Crescent Moon Announces Upcoming Game Leave Me Alone, Releases Trailer

Crescent Moon Announces Upcoming Game Leave Me Alone, Releases Trailer

Sep 14, 2015

According to app developer/publisher Crescent Moon, there’s a new app on it’s way to Android, and it’ll called Leave Me Alone.

Somewhere between the 1980s and 1990s there exists a world that never was. A world of skatepunks, mutants, and madtastic ruffians who roam the streets causing terror and havoc wherever they go. A world where its noblest boarded citizens have just one war cry against the world outside: LEAVE ME ALONE!

Lucky for them, those citizens have brought more than a way cry to defend themselves. They have you.

Leave Me Alone is a game of sidescrolling skateboarding combat that has more in common with Mad Max than Tony Hawk. Players perform tricks, drink soda, and kick ass across a variety of post-apocalyptic 2D environments. Grind over a park fountain filled with toxic waste, then step off your board to bash some dirty muties in the skull.

You’re the ultimate bad ass from an alternate 1989. Enjoy every minute of it.

Leave Me Alone Highlights

Kickflip across 21 intense levels – From a city under siege to the sewers below and even the depths of hell, there’s nowhere your skills aren’t needed.
Unlock brutally powerful skills – You know what’s better than skating over mutant punks? Creating a wall of fire in your wake.
Hop off your board, hit someone with it – If you get tired of pop shove-its, pop off your board and shove it into the face of your enemies. Lay the smack down.
Hardcore mode – Remember how difficult a limited number of lives could be back in the NES days? We’re putting old school frustration in the palm of your hand!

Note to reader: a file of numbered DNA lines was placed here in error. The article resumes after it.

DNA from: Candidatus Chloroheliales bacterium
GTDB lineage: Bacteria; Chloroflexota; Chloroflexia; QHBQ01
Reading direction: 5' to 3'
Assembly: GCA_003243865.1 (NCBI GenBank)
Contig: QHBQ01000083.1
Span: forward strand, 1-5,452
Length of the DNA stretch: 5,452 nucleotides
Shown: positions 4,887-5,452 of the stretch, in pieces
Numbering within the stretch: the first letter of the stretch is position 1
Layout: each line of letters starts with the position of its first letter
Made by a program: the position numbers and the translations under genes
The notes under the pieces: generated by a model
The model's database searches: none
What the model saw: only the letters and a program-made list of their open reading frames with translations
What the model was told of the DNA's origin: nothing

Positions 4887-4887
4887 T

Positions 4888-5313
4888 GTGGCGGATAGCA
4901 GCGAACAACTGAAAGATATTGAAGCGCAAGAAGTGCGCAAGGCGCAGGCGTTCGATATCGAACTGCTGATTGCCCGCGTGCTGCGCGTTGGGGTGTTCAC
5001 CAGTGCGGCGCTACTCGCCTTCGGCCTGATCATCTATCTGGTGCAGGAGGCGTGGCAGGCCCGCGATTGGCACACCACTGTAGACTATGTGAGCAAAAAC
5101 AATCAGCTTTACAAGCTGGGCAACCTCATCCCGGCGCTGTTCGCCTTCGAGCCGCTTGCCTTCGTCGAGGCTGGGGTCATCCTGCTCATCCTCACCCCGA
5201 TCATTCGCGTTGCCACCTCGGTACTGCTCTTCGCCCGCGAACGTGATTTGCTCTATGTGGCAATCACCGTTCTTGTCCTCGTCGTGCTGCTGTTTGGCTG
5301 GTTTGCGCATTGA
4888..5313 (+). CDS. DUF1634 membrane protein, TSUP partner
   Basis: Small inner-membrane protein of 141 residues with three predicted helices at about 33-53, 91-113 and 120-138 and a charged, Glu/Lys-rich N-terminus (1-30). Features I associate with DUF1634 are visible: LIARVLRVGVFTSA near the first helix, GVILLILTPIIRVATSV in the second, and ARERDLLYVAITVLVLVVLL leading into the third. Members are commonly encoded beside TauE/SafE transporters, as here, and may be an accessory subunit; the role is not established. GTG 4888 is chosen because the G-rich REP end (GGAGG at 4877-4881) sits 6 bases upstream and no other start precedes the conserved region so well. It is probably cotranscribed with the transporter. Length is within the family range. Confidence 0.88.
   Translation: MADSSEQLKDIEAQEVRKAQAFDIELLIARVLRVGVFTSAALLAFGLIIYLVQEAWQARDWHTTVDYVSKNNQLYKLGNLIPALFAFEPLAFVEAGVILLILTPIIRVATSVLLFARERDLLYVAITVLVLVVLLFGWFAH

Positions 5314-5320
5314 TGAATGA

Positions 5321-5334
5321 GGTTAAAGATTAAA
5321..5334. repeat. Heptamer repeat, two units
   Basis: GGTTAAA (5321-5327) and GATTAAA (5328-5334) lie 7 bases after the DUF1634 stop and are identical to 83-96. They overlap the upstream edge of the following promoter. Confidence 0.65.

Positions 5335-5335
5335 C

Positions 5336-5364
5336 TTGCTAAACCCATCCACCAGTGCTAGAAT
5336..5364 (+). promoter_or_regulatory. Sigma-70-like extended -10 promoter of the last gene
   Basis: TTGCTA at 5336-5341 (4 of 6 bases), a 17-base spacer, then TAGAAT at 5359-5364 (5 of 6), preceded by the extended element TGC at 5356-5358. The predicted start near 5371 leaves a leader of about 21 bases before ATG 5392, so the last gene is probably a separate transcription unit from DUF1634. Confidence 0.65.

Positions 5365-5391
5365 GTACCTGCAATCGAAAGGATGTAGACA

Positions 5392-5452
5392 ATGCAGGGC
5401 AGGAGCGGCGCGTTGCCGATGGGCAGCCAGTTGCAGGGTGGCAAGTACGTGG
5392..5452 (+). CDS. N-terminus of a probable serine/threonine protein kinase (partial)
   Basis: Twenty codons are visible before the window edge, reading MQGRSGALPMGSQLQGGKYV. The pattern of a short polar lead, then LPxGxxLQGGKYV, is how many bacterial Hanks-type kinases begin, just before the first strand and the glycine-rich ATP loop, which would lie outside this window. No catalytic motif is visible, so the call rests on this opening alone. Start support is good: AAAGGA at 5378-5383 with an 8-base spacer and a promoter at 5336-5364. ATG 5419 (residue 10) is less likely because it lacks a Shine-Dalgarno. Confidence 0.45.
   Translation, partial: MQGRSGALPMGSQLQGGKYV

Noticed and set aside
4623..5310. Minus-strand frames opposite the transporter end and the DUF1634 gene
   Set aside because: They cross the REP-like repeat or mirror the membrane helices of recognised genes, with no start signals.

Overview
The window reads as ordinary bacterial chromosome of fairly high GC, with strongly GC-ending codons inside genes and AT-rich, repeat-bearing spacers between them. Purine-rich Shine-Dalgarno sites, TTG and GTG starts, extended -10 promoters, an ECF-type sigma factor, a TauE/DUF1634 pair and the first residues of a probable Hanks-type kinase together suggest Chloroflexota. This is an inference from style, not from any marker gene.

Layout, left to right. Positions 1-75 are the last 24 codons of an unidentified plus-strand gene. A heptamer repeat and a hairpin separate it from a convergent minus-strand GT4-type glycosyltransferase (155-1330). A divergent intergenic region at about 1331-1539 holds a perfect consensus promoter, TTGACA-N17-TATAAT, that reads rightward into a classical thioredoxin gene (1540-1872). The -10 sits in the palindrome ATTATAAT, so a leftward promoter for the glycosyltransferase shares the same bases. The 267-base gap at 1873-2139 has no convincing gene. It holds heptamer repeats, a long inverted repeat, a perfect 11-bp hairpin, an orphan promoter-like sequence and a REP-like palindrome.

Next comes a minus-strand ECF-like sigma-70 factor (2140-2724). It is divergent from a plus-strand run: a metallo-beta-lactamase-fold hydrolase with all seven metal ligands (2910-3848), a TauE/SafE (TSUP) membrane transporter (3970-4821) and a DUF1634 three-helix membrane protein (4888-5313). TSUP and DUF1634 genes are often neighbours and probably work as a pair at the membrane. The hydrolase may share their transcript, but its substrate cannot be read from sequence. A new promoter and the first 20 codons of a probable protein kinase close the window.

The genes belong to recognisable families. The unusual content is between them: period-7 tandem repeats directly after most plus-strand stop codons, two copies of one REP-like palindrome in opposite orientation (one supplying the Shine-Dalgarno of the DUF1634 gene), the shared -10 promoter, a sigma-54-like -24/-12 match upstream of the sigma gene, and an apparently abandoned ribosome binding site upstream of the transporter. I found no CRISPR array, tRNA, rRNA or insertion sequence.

Text your mom – She’s worried about you.


We’ll be keeping an ear out for pricing and more. While we wait, enjoy the trailer below:



Jul 13, 2015

TMNT: ROOFTOP RUN brings us our favorite mutant amphibians… running. At the risk of name-dropping, the Teenage Mutant Ninja Turtles franchise is worth having a look at in almost any form.

After picking a particular turtle to unlock, one gets to start the game; it starts off as a sidescrolling platformer. The selected character runs from right or left, and, as to be expected, there are a lot of obstacles to overcome. A major one is makes sense, based on the location of this initial challenge (rooftops); there are gaps in the running area, and to navigate these, one has to tap to invoke a jump, while double-tapping creates a double jumping move that helps with greater height and distance.

There are other baddies; dark clothed characters intend upon doing our runner bodily harm. Tapping on them attacks them. The biggest enemy — which is recurrent through the game — is the Kraang ship, which hovers in the background just over our runner. This ship opens up a new element, in that if the runner loses energy (running into obstacles, etc) it reaches him, and beams him up, effectively ending the run.


Making it to the end allows th player to get to vehicle mode. This is an interesting twist, as this changes the platformer to a three-lane runner for a spell. Here, the platforming protagonist hops into a a car and looks to avoid obstacles by swiping, while collecting the same energy orbs and keeping ahead of the Kraang ship. Basically, if one is able to run far enough, he/she is able to go back and forth between th two runnng senarios, with boss challenges thrown in for good measure. It comes together relatively well, using two play elements to counter and balance each other, and hopefully, this staves off boredom. For an action game, it’s a decent entry; the addition of combat and boss challenges also add to its allure.